A series of 5-minute line animations (drawn in the rough style and with the minimalist plots of David Lynch's The Angriest Dog in the World comic strip) featuring an angry and violent Neanderthal, and his family and neighbors.
In 1988, the Figaro magazine asked to a few famous directors a series of short movies, to celebrate the 10 years of the revue. The thematic : The French seen by - The movies have been released for the French revolution bicentenary.
Harry Dean Stanton,
The performer of Twin Peaks theme Julee Cruise's experimental concert film, which opens with a short intro where a man breaks up with his girl over the phone, which devastates her. The concert is set in her nightmarish subconscious mind.
An imaginative lad of about ten has a couple of problems: he wets his bed, and his parents are abusive and disgusting. In a spare room, he finds a bag of seeds, which he plants in soil that he's placed in the middle of a single bed. The seed sprouts and grows into a grandmother, who's loving and approving. Life with his parents and with his imagination continues. Is a smiling grandmother enough to get him through? Written by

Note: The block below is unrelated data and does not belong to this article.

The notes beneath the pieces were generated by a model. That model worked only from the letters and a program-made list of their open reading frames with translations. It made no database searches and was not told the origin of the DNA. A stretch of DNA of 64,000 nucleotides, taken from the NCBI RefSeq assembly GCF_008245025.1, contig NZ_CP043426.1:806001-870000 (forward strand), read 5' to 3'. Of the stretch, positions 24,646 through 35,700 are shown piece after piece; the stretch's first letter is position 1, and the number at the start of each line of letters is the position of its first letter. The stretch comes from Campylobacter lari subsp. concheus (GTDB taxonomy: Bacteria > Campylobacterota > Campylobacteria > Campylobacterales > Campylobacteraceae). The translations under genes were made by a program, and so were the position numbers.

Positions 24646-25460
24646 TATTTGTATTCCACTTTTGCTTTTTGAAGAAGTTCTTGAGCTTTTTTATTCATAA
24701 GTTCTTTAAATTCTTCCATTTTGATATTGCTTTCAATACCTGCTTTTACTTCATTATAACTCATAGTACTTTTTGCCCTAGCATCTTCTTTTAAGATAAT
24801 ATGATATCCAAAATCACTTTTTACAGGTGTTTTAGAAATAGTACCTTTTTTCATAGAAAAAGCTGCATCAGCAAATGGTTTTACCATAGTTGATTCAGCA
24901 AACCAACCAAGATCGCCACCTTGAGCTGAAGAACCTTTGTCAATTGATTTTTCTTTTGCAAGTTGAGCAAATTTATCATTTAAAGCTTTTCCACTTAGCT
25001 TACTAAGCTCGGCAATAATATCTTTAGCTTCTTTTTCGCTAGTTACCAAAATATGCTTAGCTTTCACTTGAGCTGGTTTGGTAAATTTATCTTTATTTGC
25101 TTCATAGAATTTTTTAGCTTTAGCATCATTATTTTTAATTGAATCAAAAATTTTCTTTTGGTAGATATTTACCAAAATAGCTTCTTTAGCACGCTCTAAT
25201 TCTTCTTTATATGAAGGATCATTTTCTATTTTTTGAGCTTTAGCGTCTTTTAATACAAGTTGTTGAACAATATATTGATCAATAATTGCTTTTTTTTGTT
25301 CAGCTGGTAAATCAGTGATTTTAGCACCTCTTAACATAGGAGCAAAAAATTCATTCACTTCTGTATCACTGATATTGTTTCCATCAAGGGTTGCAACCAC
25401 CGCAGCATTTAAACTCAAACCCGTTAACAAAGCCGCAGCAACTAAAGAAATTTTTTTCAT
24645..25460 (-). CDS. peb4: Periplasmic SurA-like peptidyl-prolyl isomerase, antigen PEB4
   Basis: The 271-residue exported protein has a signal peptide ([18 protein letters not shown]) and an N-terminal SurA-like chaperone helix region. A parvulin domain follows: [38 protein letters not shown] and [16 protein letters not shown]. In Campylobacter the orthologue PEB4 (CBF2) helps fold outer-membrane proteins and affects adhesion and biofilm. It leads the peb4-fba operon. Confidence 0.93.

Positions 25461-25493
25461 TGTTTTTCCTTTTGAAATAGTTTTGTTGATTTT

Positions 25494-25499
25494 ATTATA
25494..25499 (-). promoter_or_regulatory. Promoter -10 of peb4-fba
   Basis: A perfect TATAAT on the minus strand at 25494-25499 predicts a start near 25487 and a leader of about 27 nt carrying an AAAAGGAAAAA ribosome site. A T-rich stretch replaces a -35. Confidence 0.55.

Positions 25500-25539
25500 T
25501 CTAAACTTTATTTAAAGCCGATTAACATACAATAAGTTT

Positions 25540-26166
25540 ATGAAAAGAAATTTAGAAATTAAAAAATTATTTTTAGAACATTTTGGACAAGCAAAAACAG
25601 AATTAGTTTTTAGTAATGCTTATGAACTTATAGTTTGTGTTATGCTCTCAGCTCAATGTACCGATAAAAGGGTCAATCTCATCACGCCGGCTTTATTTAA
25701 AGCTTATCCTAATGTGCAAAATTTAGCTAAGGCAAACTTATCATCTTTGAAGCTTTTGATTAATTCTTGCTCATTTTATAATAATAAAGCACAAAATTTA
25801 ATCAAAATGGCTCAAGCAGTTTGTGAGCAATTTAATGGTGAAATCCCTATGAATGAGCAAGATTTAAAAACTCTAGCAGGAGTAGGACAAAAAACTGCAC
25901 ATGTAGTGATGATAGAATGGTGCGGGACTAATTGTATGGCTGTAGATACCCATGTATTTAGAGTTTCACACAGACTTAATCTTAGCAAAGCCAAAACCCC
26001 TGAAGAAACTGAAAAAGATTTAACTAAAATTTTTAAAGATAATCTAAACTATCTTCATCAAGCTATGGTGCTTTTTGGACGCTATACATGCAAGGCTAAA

"The Grandmother" has got to be one of the strangest works of David Lynch next to "Eraserhead". In order to get the film made, Lynch got a grant from the American Film Institute. Too bad AFI doesn't fund amazing films like this anymore. In some aspects the film looks like it had a huge influence on "Begotten" (1991), except "The Grandmother" is only about 34 minutes and never wears out it's welcome. The story concerns a boy, who has very mean and abusive parents. They act like animals and only talk in barks. The little boy is very pale and Gothic looking, and almost all the film's sets are painted pitch black in darkness. This causes images to pop right out. The boy plants seeds in his bed, a huge abstract stump like object grows and gives birth to an old lady. The old lady seems to give the boy peace of mind, like a grandmother would. It's really hard to tell the exact story, since the film feels like a surreal nightmare that leaves the viewer disoriented. The music and experimental sound mix sounded way ahead of 1970. This only added more impact to it's disturbing imagery. Not to mention, it had some weird animated scenes too. From all the movies I've seen, I'd have to say the best examples of surrealism in film have to be Bunuel and Dali's "Un Chien Andalou", Jodorowsky's "The Holy Mountain" (1973) and David Lynch's "The Grandmother". All three of these films have images that will probably haunt you for the rest of your life.
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